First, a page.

A further development occurred on September 23, 1974. By that date all the necessary "turn-around maintenance" at the plant had been completed; P & K then switched its employees to doing general maintenance work. At that time, two months after P & K first undertook to perform its contractual obligations, supervisors employed by Cabot began to supervise the general maintenance work that P & K employees now undertook for the first time. This change in supervision was considered necessary because the applicable safety requirements were complex and required a great deal of expertise to apply them correctly. P & K supervisors were not competent to perform this function and they would have required considerable training to acquire such proficiency. Because of the temporary nature of the P & K contract, for the life of the strike, it was not considered desirable to train P & K supervisors. The Board majority found that this
single change in the operations, long after the recognition and bargaining with Local 102 had taken place, is not sufficient to warrant a finding that P & K and Cabot were or became a joint employer. . . . (A)nd since no other basis is suggested by the General Counsel for finding a violation by either, we conclude that Cabot has not violated either Section 8(a)(2) or Section 8(a)(5) of the Act in connection with P & K's relationship with Local 102.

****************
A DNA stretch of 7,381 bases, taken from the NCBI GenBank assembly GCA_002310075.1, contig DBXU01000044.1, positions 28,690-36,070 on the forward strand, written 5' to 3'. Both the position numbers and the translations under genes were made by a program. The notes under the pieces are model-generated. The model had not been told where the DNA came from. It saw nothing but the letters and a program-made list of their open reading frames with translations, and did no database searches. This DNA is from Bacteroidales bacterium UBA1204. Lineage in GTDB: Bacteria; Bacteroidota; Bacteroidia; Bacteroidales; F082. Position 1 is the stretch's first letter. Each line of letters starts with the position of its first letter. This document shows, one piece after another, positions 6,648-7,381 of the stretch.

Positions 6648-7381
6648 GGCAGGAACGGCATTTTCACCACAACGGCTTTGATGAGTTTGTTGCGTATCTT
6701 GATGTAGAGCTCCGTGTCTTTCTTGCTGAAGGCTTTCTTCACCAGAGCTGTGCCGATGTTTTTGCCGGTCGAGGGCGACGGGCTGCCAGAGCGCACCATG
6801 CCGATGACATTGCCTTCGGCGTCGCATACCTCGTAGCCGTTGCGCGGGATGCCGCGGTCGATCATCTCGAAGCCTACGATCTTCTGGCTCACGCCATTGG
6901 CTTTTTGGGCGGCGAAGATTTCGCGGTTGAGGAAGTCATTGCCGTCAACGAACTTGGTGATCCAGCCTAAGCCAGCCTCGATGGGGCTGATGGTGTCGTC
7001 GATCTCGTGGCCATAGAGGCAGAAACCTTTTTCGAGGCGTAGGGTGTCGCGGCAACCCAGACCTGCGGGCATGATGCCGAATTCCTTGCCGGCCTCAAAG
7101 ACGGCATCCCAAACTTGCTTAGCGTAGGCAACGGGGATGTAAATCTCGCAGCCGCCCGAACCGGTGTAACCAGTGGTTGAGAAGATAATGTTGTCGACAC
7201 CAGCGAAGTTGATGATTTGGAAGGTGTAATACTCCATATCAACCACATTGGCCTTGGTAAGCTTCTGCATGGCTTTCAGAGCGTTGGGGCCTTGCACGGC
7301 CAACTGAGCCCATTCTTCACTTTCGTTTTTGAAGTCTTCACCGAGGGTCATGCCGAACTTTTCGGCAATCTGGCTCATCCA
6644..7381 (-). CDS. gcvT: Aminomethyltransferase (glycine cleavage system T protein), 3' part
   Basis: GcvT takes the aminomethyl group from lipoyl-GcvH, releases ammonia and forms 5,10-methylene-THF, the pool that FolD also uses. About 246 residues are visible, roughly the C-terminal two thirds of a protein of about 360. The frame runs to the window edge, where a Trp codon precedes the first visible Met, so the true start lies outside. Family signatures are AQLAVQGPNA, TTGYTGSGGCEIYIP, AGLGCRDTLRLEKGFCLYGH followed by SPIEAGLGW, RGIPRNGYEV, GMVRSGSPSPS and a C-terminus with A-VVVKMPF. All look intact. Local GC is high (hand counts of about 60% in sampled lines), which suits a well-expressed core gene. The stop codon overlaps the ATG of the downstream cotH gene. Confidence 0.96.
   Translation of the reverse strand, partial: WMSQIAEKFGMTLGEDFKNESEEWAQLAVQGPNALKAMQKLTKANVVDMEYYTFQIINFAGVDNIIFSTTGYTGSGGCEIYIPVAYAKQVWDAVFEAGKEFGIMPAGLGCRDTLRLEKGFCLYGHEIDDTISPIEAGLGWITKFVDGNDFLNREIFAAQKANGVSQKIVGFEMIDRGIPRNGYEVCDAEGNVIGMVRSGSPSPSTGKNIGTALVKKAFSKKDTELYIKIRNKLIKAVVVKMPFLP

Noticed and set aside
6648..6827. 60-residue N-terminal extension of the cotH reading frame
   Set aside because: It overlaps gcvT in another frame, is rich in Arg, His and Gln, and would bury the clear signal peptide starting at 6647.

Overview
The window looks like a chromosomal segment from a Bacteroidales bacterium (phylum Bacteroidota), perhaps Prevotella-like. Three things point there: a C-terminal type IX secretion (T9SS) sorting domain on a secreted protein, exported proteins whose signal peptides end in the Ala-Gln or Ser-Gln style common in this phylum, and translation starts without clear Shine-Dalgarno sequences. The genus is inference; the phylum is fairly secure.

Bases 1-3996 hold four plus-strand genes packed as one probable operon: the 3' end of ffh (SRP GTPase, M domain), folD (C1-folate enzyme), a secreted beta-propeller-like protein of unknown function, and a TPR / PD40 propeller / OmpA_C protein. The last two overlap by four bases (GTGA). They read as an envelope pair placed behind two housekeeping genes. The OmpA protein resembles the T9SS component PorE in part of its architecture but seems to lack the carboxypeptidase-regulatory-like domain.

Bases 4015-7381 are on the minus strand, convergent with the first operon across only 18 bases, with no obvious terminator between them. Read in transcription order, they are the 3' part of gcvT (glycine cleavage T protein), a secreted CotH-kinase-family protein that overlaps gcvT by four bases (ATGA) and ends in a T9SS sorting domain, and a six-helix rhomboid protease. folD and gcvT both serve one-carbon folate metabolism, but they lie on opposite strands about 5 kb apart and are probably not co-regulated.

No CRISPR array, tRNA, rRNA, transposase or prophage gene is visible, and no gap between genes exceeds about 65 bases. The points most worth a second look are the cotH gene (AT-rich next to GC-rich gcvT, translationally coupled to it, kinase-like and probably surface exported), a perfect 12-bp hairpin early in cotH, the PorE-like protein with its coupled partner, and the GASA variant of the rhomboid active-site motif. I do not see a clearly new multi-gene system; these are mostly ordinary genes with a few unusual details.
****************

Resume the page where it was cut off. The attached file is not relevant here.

App. 7-8 (footnotes omitted, emphasis added).
In reaching this conclusion the Board also noted that when P & K recognized Local 102 there was no certainty that its employees would ever perform any of the general maintenance work (App. 7).
We find no reason to dispute the Board's conclusion. Of course the conclusion is a close one but on balance we are impressed with the Board's reasoning that factors which take this situation out of the stereotype of these cases are sufficient to arrive at a conclusion that a joint employer status was not created here. These factors include: (1) the temporary (short) nature of the contract; (2) the definite status of P & K as a separate independently operating company that regularly performed similar tasks under contracts to other companies; (3) that Cabot had customarily contracted out its "turn-around maintenance" work; (4) that P & K was hired to perform a specific task and was permitted to determine how that task was to be performed; (5) the wage rates were set by P & K in accordance with those in its other collective bargaining contracts with the same union; (6) P & K had general control over the hiring, firing, assignment and disciplining of its employees; (7) the financial affairs of the two companies were not merged, and of course finally, (8) Cabot did not have authority to, and did not actually, direct the P & K employees in the details of their work. This is not to say that a different result might not have been reached for the period after September 23, 1974, if the changed supervision after that date had amounted to anything more than a temporary expedient under a temporary contract.III